Donald Trump Softens on Hillary Clinton Email Investigation and Climate Change at New York Times Meeting

U.S. President elect Donald Trump reacts to a crowd gathered in the lobby of the New York Times building after a meeting in New York, November 22. Lucas Jackson/Reuters

U.S. President-elect Donald Trump softened his stance on Tuesday on whether humans have played a role in causing climate change, according to New York Times reporters who attended an interview with the Republican. Trump has previously described global warming as a hoax and earlier this month one of his aides told Reuters that the New York businessman was seeking quick ways to withdraw the United States from the 2015 Paris accord to combat climate change.

On Tuesday, Trump told the Times he thinks there is "some connectivity" between human activity and climate change, reporter Mike Grynbaum tweeted. "It depends on how much," the reporter quoted Trump as saying. Asked whether the United States will withdraw from climate change accords, Trump said: "I'm looking at it very closely. I have an open mind to it," the reporter tweeted.

Trump, who takes office on Jan. 20, also said on Tuesday he was thinking about climate change and American competitiveness and "how much it will cost our companies," the reporter said, without elaborating.

In the same interview with reporters, editors and other newspaper officials at the Times headquarters in Manhattan, Trump showed little appetite for pressing investigations of his Democratic rival in the presidential campaign, Hillary Clinton, although he did not take the option off the table. Trump said "no" when asked if he would rule out investigating Clinton over her family's charitable foundation or her use of a private email server while she was U.S. secretary of state, according to Twitter posts from reporters at the interview. But he said he did not want to "hurt the Clintons" and wants to move on. "I'm not looking to go back and go through this," Trump said, according to a Times reporter.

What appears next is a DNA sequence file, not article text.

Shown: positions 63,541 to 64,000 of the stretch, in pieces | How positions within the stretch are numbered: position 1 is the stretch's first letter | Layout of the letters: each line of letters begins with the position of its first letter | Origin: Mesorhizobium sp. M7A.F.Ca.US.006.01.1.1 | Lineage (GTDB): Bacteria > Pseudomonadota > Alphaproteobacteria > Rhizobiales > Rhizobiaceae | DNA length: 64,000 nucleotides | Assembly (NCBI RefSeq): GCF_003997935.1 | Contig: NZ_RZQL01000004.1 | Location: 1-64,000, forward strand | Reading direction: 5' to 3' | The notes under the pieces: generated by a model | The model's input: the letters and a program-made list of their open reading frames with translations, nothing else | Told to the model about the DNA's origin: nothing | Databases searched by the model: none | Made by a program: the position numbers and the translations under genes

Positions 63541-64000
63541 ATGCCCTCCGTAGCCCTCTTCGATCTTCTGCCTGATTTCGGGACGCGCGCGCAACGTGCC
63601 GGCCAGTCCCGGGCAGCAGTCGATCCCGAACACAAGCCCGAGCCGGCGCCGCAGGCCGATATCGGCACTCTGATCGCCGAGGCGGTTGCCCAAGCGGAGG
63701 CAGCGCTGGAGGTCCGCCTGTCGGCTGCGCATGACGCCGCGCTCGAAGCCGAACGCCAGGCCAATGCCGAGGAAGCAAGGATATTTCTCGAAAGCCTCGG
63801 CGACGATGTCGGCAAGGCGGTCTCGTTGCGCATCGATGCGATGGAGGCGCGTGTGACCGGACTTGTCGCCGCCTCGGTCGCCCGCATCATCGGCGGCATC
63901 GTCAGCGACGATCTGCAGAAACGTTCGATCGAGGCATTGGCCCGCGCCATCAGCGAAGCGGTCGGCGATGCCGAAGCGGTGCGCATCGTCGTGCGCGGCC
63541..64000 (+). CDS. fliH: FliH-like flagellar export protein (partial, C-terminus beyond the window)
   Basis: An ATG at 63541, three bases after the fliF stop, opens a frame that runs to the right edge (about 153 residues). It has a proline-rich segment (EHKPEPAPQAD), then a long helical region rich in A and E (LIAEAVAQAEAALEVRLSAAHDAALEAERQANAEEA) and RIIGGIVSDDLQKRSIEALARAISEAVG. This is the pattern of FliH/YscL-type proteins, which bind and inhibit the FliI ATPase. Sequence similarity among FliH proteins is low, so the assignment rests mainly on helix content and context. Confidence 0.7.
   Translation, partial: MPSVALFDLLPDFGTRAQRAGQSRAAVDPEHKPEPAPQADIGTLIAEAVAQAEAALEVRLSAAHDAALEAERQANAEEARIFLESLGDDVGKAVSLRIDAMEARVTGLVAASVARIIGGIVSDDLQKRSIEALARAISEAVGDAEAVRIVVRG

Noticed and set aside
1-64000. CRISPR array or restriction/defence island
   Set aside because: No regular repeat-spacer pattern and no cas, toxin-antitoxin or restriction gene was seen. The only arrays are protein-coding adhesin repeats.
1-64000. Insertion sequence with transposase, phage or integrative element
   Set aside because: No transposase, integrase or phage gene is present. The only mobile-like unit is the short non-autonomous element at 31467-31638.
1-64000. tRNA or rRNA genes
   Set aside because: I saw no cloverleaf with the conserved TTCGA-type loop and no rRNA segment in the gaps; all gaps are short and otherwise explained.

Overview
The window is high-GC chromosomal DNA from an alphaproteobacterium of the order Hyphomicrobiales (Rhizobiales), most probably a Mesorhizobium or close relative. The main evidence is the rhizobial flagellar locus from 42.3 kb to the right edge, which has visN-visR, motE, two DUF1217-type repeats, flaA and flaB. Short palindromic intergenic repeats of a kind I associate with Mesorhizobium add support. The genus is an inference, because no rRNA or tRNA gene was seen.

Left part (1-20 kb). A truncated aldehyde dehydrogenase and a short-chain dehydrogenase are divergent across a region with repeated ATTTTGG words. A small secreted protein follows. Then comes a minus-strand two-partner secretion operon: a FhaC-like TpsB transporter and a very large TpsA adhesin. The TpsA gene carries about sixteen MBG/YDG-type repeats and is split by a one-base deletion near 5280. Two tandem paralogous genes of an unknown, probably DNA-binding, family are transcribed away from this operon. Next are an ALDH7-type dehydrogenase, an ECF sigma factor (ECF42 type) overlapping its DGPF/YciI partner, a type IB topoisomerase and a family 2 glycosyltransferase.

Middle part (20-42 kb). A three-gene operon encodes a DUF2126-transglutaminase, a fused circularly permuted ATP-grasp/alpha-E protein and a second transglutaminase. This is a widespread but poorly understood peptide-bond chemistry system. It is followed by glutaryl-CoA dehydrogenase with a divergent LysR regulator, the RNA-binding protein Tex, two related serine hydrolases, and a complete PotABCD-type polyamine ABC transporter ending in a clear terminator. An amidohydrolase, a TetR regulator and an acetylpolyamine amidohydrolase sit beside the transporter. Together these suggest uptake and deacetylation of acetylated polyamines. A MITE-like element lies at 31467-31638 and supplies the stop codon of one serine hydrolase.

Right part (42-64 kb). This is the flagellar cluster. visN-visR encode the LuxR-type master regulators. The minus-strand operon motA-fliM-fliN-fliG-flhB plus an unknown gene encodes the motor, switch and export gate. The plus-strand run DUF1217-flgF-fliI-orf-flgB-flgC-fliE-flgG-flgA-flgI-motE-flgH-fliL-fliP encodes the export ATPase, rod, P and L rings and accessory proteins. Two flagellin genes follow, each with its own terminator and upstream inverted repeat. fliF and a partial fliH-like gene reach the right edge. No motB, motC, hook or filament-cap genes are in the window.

"I think it would be very very divisive for the country," he was quoted as saying, referring to prosecuting Hillary Clinton or her husband, former President Bill Clinton.

"I don't want to hurt the Clintons, I really don't. She went through a lot and suffered greatly in many different ways."

If Trump does abandon his campaign vow to appoint a special prosecutor for Clinton it will be a reversal of a position he mentioned almost daily on the campaign trail, when he dubbed his rival "Crooked Hillary" and crowds at his rallies often chanted, "Lock her up."

The FBI investigated Clinton's use of a private email server while she was secretary of state during President Barack Obama's first term, concluding in July that her actions were careless but that there were no grounds for bringing charges. The Clinton Foundation charity has also been scrutinized for donations it received, but there has been no evidence that foreign donors obtained favors from the State Department while Clinton headed it. Clinton has said her use of a private email server was a mistake.